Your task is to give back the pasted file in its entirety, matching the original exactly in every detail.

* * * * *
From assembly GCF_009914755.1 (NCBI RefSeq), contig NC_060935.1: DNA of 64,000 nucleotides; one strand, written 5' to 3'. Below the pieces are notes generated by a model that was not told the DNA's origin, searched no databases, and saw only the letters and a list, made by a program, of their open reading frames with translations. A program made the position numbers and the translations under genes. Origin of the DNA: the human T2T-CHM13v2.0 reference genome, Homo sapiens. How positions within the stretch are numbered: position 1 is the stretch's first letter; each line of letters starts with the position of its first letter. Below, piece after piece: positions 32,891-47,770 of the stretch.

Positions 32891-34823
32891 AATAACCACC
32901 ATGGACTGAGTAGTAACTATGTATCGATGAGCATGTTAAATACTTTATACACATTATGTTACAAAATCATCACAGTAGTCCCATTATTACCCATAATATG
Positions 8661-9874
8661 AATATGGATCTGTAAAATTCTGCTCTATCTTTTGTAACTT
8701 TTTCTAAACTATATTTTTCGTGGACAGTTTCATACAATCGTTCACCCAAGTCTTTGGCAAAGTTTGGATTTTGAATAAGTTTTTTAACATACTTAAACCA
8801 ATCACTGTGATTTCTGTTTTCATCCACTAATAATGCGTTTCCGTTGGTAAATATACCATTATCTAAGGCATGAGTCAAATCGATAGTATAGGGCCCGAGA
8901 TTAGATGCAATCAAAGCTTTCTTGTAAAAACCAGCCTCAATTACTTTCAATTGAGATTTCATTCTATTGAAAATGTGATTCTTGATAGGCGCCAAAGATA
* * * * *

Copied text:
From assembly GCF_009914755.1 (NCBI RefSeq), contig NC_060935.1: DNA of 64,000 nucleotides; one strand, written 5' to 3'. Below the pieces are notes generated by a model that was not told the DNA's origin, searched no databases, and saw only the letters and a list, made by a program, of their open reading frames with translations. A program made the position numbers and the translations under genes. Origin of the DNA: the human T2T-CHM13v2.0 reference genome, Homo sapiens. How positions within the stretch are numbered: position 1 is the stretch's first letter; each line of letters starts with the position of its first letter. Below, piece after piece: positions 32,891-47,770 of the stretch.

Positions 32891-34823
32891 AATAACCACC
32901 ATGGACTGAGTAGTAACTATGTATCGATGAGCATGTTAAATACTTTATACACATTATGTTACAAAATCATCACAGTAGTCCCATTATTACCCATAATATG
Positions 8661-9874
8661 AATATGGATCTGTAAAATTCTGCTCTATCTTTTGTAACTT
8701 TTTCTAAACTATATTTTTCGTGGACAGTTTCATACAATCGTTCACCCAAGTCTTTGGCAAAGTTTGGATTTTGAATAAGTTTTTTAACATACTTAAACCA
8801 ATCACTGTGATTTCTGTTTTCATCCACTAATAATGCGTTTCCGTTGGTAAATATACCATTATCTAAGGCATGAGTCAAATCGATAGTATAGGGCCCGAGA
8901 TTAGATGCAATCAAAGCTTTCTTGTAAAAACCAGCCTCAATTACTTTCAATTGAGATTTCATTCTATTGAAAATGTGATTCTTGATAGGCGCCAAAGATA